Pupils at a Highland school are in the running for a prestigious award after creating their own renewable energy device.
The team at Munlochy Primary on the Black Isle have made the final of the Junior Saltire Award after designing and building their own floating Wave Energy Converter, using wave power to create electricity.
The pupils will now get their chance to put their design through its paces when they test their gadgets on June 9 at the University of Edinburgh’s FloWave Ocean Energy Research Facility – the world’s most sophisticated ocean simulator which can recreate multi-directional waves and fast tidal flows.
Munlochy Primary Principal Teacher Ben Sharp said: “The whole class were very excited to find out they had reached the final with their wave energy generator.
“A lot of hard work went into several designs, so having one be successful is a great achievement. For such a small school, the children are very happy to have made such a big splash.”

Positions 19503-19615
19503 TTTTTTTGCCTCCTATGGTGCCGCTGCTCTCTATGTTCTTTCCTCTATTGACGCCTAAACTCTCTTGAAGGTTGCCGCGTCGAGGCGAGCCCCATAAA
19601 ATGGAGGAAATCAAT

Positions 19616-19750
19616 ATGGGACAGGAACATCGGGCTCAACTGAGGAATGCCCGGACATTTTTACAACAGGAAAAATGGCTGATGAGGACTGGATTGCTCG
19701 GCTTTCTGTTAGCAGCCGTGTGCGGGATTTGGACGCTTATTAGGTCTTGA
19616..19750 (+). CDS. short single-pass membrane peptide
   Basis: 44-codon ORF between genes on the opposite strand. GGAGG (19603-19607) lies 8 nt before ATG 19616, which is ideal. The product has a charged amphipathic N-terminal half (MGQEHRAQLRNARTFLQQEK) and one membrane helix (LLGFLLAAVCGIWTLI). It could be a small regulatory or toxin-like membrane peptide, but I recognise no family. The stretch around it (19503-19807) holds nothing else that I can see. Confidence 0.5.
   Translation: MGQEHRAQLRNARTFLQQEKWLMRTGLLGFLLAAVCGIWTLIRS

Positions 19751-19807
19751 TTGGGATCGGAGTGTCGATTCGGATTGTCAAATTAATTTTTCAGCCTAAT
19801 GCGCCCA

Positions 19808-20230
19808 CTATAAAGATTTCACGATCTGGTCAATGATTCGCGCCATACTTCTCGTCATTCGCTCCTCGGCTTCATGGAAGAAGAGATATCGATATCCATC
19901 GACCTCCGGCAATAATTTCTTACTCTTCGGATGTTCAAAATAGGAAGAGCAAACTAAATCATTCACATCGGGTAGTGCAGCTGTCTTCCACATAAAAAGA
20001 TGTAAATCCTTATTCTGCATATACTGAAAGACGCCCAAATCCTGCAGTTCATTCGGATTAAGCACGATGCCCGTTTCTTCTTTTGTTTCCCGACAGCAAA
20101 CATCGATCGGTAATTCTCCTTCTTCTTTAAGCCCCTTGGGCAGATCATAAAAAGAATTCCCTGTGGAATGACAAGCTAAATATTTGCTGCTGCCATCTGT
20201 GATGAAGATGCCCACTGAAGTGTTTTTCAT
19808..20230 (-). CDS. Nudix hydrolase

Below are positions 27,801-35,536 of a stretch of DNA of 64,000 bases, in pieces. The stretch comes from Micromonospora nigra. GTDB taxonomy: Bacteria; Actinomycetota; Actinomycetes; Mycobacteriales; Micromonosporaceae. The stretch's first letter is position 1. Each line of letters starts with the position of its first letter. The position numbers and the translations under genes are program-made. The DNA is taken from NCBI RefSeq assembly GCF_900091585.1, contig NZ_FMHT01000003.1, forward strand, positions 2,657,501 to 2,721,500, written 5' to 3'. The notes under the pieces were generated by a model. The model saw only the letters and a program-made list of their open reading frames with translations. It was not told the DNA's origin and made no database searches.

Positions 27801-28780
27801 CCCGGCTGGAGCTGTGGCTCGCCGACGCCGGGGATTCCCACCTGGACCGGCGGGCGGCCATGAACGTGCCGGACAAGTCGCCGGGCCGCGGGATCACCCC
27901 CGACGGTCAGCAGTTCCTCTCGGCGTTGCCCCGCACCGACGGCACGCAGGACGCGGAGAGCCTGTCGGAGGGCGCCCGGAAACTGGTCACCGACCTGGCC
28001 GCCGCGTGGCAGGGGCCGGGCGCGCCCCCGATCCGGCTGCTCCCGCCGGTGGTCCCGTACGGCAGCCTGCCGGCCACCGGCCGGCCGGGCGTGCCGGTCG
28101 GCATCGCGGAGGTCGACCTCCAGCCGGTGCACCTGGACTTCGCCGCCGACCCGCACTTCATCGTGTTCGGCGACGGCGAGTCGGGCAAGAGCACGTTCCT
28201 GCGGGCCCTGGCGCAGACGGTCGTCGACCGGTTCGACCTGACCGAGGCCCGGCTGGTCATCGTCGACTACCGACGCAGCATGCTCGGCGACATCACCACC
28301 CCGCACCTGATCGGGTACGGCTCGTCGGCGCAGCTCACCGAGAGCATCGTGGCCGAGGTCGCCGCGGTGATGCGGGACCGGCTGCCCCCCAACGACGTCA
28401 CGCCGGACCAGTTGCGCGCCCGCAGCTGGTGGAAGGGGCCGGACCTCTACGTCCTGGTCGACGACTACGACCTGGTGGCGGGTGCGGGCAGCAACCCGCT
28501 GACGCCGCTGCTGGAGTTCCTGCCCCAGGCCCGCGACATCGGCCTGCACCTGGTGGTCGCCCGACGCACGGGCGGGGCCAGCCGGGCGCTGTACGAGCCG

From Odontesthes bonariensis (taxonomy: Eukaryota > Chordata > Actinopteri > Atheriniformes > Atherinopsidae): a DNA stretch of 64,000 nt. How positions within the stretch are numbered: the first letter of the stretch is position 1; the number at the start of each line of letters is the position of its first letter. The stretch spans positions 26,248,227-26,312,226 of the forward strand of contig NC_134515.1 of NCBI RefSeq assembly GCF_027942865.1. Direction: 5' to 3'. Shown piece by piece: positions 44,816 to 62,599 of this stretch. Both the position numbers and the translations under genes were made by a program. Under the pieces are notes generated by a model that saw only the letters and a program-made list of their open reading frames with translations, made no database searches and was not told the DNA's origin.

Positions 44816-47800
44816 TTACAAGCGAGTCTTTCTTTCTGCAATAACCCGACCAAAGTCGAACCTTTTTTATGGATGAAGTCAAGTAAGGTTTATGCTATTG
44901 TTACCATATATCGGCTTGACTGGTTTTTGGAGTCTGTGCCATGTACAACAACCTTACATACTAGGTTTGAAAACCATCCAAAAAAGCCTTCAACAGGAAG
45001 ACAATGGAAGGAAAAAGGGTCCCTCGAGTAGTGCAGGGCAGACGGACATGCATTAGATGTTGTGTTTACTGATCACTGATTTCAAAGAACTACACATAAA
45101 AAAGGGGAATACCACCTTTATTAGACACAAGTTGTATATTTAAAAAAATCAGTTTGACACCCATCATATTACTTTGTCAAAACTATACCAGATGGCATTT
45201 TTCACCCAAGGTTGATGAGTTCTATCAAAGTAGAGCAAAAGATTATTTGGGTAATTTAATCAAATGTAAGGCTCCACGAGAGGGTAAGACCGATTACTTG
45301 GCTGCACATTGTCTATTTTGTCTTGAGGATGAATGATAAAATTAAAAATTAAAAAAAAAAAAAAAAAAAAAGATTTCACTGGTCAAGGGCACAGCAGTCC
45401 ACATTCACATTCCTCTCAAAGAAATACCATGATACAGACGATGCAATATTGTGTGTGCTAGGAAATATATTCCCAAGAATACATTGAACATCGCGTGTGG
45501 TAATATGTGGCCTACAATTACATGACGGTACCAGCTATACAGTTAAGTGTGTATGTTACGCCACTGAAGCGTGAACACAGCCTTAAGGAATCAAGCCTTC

More than 600 pupils from around Scotland took part in the competition, which is funded by the Scottish Government and delivered by the Scottish Council for Development and Industry (SCDI) in partnership with Skills Development Scotland (SDS).
Diane Hill, Energy Partnership Manager at SDS, said: “There are new developments all the time in the world of marine renewables, making it an exciting sector to work in with good career prospects.
“School pupils of all ages are aware of how important it is to develop new technologies offering sustainable sources of power, and the Junior Saltire Award offers a real insight into this industry.”
The competition is split into primary and secondary age groups, with teams of four having to submit an initial design brief followed by evidence of their finished model.
Millburn Academy in Inverness is also competing in the final of the secondary age group.
The winning teams will be announced at the Celebration of Engineering and Science at the Glasgow Science Centre on June 10.